Saint Cado

Hi everyone. There’s going to be some of you who will be in shock at the end of this article. I’m presenting some colour photographs to you today!!! I know. You’re already scrolling down to check and see if it’s true, and yes it is. I have to keep all of you on your toes after all!

By rights, i should have been in Hull this weekend but because of Covid it just wasn’t going to be happening. I did however, go to Paris as you saw previously and spent some time in Nantes admiring modern architecture. On the Saturday I was being yelled at by my wife because if we were late leaving the house to see my mother in law it was of course my fault for not having been arsed to collect and prepare all my gear.

I had a few things planned you see. I wanted to use my in laws as willing victims for some portraiture so I needed my studio kit, and I wanted to walk along the beaches and coast so I wanted something light and wide that would allow me to do that too.

For the photos in this series I was using my Canon 6D Mark ii and the 16-35mm lens, which I think is my official favourite lens. I have a 24mm equivalent for my xt2, but it’s not the same. I also have a 77mm thread CPL filter (which I lost whilst shooting and now hate myself) and you’ll see why I wanted it with me.

It was 10h30 and I was to be back for lunch at 12h. That’s generally enough for a walk and to get a couple of shots.

I had decided to do all the Brittany Clichés that I could think of. Small boots, sea, and lobster pots. I’m on the coast, what else did you expect?

And this is why I wanted to use the CPL filter. Get the blues slightly richer, but most importantly to minimise the reflections on the sea so you too can see how clear the water was. And boy was it clear!

One of the first shots was of the trees and the light coming through and the great shadows. Probably a left over from my architecture photography a couple of days earlier. I also wanted the lens because it has image stabilisation, which I needed for inside the church as I couldn’t be bothered to hoy around my tripod.

I’m all for getting the right shot, but with a little effort as possible and taking advantage of what my gear will allow me to get away with.

So what do “they” say about wide angle photography? “They” say you have to have a foreground element that leads the eye to the background element. Because if you don’t it just looks boring. “They” say that you have to do this and do that…. I was just spending a bit of “me” time to get away from “them” so I did what the blooming heck “i” wanted to do.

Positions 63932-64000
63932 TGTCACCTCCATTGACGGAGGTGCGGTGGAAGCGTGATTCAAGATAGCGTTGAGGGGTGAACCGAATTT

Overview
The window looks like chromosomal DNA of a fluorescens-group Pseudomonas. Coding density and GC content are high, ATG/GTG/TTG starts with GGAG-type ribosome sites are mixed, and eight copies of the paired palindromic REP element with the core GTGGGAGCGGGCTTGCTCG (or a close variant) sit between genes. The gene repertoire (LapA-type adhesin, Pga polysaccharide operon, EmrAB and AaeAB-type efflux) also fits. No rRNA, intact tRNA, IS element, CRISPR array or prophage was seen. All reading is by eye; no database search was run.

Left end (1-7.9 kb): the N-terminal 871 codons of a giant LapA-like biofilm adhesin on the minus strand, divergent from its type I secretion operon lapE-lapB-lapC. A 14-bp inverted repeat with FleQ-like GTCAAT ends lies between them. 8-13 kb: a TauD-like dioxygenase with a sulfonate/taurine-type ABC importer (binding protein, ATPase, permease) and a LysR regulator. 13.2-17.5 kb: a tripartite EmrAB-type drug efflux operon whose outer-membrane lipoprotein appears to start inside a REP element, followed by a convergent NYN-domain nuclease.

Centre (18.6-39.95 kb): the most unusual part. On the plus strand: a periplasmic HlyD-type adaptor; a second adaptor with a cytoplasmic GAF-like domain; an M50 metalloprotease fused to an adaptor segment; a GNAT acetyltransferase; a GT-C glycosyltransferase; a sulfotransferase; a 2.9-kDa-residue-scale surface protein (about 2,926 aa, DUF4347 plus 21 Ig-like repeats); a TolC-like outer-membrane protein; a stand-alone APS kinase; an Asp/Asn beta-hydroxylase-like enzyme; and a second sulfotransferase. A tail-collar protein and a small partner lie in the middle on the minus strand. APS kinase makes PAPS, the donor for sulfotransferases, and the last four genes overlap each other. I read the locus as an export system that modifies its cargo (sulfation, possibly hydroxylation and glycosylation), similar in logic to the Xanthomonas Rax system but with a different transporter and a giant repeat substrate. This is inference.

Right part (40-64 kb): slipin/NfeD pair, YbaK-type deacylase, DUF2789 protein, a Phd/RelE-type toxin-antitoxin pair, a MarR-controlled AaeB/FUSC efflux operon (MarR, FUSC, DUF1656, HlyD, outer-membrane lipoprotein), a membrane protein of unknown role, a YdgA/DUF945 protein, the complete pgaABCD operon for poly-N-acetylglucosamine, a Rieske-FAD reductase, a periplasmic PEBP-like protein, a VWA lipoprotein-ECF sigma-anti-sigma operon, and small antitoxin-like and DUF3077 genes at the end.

I walked around the island of St Cado and saw how the view developed in front of me. I popped down to the reservoir where people would go to be blessed. I went into the chapel, and then back over to the mainland , to the car, and to lunch. I seem to have forgotten my phone in the car too. Oh deary dear. My bleeding heart. Best decision I made that day, I think. That and getting out to take some photographs.

Clisson in Black and White.

Clisson is one of those pittoresque little market towns that France is famous for, except for three days a year when Heavy Metal fans come for the Hellfest and celebrate the late demi-god Lemmie! When these photos were taken, it wasn’t one of those three days and you could “quietly” breath in the tranquility and history of the place.

On a Friday morning there is the weekly market that I love going to but haven’t been able to go for ages as I’m no longer doing shift work. I would wander along the food stalls and have a few favourite places to stop and be seperated from my money for some wonderful produce. I’m talking about the good stuff… The kind of stuff that makes a foodie drool with pleasure. The place not to go when you’re hungry… I’m so weak!

I spent about two hours in Clisson before going off to Nantes to meet other photographers for a “photowalk,” just to see what I could get and to try and see a familiar place in a new way. It ended up falling through but I met other friends for an impromtu picnic. I’d been wanting to see Clisson again and try out the X100F and the Canon 6D with the Helios 44-2.

This first series of photos were taken on the Fujifilm X100F, and the 35mm equivalent lens and I was after trying to get some wider shots so you can get a feel for the place.

The second series will be more about how I see the place, and more in my style. IE the place where I seem to be on my photographic journey at the moment. That doesn’t mean that these black and white shots aren’t me. They are. And the editing is a reflection of me too. But I do love getting closer. You’ll see when you read the next article!